We also attended a ritual organized by Thorn Coyle, which called the Guardians of the quarters and the zenith, center, and nadir. I didn’t have the same kind of transformative experience that I had a Thorn’s “exorcism” ritual two years ago, but it was still a positive experience. What I found interesting was that Thorn used two different names for each of the Guardians, one representing the “inner” and one representing the “outer” (at least that’s how I understood it). So for example, for the Guardian of the Nadir, there was “Fire in the Earth” (outer), which will be familiar to those who have studied Feri, but also “Focus Deep” (inner). Food for thought.
Ruth and I went to the Woodland concert, and they were even better live than their recording. They played one of my favorites, “Shadows”, which made me super happy. And then we went to Pomba Gira, a dance/ritual put on by the American Magic Umbanda House. Everyone wore sexy red and black and we danced to heavy drums and rhythmic, chant-like, overtly sexual lyrics. It was a sexually charged event and I was glad to have my wife there. That was Valentine’s night. Nuf said.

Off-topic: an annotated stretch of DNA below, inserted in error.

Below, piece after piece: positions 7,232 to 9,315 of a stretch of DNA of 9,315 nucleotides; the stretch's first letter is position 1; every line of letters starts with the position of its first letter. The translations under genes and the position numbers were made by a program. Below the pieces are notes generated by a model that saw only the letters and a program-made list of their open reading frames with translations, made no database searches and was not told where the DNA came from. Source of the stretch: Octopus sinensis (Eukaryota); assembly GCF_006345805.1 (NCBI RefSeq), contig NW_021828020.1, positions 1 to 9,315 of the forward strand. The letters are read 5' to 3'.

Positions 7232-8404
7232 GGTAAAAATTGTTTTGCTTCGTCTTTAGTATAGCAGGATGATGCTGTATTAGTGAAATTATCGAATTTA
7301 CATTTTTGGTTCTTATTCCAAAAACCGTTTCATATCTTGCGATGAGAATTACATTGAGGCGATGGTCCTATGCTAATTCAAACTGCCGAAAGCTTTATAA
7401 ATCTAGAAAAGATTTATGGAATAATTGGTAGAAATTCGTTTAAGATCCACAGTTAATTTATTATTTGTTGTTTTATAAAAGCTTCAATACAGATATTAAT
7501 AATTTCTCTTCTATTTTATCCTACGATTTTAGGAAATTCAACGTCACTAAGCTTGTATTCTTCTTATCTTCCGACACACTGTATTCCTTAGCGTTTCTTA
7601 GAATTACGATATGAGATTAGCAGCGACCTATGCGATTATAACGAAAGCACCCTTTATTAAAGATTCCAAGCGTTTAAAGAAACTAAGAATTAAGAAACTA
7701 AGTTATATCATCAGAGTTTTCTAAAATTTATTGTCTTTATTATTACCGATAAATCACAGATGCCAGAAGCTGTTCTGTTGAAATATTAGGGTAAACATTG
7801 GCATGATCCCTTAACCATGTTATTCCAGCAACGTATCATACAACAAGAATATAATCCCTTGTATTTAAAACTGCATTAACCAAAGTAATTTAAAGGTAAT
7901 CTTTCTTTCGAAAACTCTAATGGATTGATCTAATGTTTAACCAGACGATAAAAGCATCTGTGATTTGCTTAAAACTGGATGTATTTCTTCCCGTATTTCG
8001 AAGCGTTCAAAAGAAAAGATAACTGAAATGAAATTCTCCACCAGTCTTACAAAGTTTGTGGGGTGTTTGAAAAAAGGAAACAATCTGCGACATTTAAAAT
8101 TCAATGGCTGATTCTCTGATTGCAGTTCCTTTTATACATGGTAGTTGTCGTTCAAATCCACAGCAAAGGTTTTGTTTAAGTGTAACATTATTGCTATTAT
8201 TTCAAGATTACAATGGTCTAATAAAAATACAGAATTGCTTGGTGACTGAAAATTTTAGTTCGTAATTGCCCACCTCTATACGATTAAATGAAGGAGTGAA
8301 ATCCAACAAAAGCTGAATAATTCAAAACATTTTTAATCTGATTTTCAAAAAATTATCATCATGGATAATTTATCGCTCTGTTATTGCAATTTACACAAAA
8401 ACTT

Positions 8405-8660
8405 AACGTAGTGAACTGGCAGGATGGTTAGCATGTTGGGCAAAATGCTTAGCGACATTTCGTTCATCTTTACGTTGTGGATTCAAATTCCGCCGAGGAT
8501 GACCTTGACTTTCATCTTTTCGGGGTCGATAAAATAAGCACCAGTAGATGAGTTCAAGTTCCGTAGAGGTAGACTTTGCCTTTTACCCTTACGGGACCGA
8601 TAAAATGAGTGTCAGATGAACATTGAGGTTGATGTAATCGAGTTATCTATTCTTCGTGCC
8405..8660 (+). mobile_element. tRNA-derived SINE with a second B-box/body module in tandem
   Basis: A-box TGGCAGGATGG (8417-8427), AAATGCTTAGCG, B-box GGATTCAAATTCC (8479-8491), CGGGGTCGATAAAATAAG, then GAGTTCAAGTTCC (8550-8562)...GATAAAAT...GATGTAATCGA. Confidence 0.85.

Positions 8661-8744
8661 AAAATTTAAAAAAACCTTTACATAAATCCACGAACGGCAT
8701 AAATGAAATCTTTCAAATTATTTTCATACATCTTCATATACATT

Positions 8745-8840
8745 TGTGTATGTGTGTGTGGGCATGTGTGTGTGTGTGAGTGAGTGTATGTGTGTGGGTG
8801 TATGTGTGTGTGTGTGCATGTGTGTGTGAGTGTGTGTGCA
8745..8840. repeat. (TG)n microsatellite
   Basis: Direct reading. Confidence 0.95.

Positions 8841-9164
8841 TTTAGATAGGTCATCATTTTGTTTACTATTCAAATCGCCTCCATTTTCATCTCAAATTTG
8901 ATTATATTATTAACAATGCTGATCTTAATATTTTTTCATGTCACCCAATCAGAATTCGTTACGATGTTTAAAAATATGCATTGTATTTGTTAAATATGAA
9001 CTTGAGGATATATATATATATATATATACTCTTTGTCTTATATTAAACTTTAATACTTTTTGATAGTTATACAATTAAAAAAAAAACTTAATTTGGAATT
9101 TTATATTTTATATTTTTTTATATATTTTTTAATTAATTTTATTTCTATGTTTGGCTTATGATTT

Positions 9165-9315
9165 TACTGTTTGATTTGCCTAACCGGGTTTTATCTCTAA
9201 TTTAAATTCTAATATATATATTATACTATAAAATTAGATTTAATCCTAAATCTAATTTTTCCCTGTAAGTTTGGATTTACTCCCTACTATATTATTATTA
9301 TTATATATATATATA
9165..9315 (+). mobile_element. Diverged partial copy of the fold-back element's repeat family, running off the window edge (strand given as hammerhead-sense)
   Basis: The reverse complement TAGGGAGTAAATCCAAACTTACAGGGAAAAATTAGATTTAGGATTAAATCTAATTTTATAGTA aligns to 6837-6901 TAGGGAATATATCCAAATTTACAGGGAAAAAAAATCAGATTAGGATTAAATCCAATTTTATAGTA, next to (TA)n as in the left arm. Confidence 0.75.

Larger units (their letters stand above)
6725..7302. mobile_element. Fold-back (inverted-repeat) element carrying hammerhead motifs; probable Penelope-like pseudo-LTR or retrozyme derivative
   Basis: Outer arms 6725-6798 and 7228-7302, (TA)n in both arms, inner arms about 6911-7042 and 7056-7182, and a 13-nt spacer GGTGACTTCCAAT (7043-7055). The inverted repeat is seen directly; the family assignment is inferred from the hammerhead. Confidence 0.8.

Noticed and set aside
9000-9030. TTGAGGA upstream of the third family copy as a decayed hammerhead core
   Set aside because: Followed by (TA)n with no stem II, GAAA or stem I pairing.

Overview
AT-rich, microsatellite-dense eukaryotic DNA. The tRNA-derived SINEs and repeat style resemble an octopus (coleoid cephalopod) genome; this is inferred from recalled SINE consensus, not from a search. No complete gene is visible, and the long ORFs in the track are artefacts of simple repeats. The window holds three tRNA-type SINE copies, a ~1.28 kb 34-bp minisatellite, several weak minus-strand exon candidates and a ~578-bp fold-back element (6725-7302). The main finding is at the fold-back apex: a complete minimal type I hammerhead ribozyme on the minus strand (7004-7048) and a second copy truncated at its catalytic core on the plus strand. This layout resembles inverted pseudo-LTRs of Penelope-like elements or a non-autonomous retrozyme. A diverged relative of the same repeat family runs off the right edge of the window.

The Old Time Good Spell Feri Pagan Tent Revival was also lots of fun. It was a cross between a Christian tent revival and a Pagan Feri ritual. Last time I was at Pantheacon, I attended the ritual next door to the Feri Pagan Tent Revival and I knew from the sound that leaked through the walls and out into the hallway that I had missed out on something great. I vowed that this year I would not missed it. And I was not disappointed.
We also attended Margot Adler’s chant workshop. As you probably know from reading this blog, Margot is an idol of mine, and her book, Drawing Down the Moon is part of the reason I am Pagan. Several of the “chants” were actually short songs, which challenged my very limited musical ability, but I enjoyed singing a lot. And listening to and watching Margot was a treat in and of itself. I learned a few chants that I want to incorporate into my rituals with my kids, which I think will help make the rituals more energetic and more of a group experience.